Get to Know Victor Miranda, M.D., Partner and Consultant with The Bracken Group
Dr. Victor Miranda, a physician who has built a career as a ground-breaking business executive, recently joined The Bracken Group. We talked with Victor about his many achievements and interests.
Q: Despite your education, you’ve never practiced medicine. Why is that?
A: I was thinking of doing pediatrics, but that was back in 1986, and managed care was beginning to take hold in the U.S. health care system. Under managed care at the time, a physician was required to see 40 to 80 patients a day. That’s not how I wanted to practice medicine, so I became a university professor. I taught anatomy and physiology, microbiology and biology. I did that for three years at Upsala College in New Jersey.
Q: And you continued your own education, as well.
A: The University of Wisconsin, Madison, offered me a postdoc in cardiovascular research, so I went back to Madison, which is where I had spent two of my undergrad years. But, I soon realized I didn’t have the personality to work in a lab. Ultimately, instead, I earned a master’s degree in Rehabilitation Counseling. The first class I took was taught by Edna Mora Symanski, one of the authors of the 1991 Americans with Disabilities Act.
Q: What was your first position outside of academia?
A: I was involved with the advent of Fosamax, the first drug to treat osteoporosis. Lunar, a manufacturer of bone density machines, hired me to train physicians on how to use them. A few weeks into the job, there was an international meeting on bone mineral disorders and my company and Merck unveiled their co-marketing effort. It was a bone density bus that would tour the U.S. and screen people for osteoporosis at no cost.
Merck Latin America decided that they wanted to do something similar, but there was no one at Lunar who spoke Spanish, knew the product, and knew how to talk to physicians. Except me. So at six weeks, I was plucked out of education and made the lead of the International Latin America efforts. I started with Argentina, then Brazil, Colombia, Peru and the Andean region. I went to Venezuela, Mexico, the Dominican Republic. Overnight, I found myself leading international conversations and international traveling faculties. That was the linchpin of my career. Everything took off from there.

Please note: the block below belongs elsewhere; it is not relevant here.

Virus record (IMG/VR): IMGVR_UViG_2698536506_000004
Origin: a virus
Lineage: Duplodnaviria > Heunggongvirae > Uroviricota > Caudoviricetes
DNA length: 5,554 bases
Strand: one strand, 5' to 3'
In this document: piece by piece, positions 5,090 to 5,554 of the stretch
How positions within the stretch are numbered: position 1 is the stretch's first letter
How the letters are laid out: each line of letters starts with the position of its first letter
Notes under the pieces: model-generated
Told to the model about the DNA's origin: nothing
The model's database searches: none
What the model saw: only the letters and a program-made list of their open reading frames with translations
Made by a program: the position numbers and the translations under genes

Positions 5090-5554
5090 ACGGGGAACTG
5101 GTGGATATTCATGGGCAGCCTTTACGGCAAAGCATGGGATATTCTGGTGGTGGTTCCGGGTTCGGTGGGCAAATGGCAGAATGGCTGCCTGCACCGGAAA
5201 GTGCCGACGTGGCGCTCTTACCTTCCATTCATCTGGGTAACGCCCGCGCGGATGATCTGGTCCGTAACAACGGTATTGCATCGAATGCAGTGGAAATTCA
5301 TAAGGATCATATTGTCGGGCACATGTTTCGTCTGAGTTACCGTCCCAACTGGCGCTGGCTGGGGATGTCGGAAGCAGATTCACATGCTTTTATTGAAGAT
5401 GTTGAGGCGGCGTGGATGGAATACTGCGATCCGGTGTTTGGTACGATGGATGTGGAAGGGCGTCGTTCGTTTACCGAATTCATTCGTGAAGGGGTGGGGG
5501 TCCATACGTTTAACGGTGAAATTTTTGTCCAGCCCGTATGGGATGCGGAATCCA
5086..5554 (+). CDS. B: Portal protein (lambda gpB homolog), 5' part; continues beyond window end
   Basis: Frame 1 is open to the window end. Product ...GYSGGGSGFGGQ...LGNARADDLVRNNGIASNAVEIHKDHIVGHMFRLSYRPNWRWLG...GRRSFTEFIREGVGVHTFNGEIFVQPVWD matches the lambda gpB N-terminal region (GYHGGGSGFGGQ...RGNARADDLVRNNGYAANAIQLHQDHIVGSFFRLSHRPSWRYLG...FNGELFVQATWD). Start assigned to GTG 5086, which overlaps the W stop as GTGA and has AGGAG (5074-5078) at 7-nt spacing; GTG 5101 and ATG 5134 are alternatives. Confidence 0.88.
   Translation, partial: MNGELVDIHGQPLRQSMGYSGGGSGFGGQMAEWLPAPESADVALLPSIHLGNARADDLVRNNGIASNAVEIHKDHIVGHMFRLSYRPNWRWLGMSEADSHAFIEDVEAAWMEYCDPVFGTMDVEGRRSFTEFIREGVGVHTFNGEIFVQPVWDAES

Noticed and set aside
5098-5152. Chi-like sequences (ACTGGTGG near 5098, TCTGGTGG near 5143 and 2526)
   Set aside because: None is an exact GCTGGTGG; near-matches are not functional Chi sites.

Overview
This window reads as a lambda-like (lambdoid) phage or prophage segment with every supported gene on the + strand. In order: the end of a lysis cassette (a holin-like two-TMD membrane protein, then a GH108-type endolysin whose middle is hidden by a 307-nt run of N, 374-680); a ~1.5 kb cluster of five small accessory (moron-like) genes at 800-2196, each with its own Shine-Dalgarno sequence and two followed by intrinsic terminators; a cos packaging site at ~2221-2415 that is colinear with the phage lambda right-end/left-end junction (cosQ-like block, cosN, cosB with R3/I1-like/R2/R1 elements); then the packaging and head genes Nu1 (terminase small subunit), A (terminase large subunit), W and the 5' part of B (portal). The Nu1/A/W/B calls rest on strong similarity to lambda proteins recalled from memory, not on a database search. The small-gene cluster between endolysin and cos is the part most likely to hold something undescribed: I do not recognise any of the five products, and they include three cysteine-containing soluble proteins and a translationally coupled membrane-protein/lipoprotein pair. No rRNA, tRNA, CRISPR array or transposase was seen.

Q: You recently retired from a prestigious role at 3M, correct?
A: Yes. I was the first ever Chief Medical Officer of 3M Health Care, the first Chief Medical Officer of a Fortune 500 company. I created the entire department. I look back and think, “How many people get that opportunity? Especially someone with an accent?” If you would have asked me five years ago if I was going to be the first Chief Medical Officer of a Fortune 500 company, I would have said you were nuts.
Q: What sorts of projects are you likely to take on at Bracken?
A: Anything associated with clinical research, value-based care, market access, education, or reimbursement would make sense. I’m also interested in marketing claims and how to get to them. It’s fascinating to me that a lot of companies think they need to do a clinical study for registration, but they have no idea what potential outcomes they want to get in order to put them on the box and in the advertising campaign. Helping people get there has been a thrill for me. I also have a lot of experience in marketing and market segmentation and analyzing products and market segments to see if they're going to hit the mark.
Q: Do you have any interests outside of healthcare?
A: I love dancing, traveling, movies. I do all the Latin dances: salsa, merengue, cumbia, bachata, you name it. Not professionally, just for fun.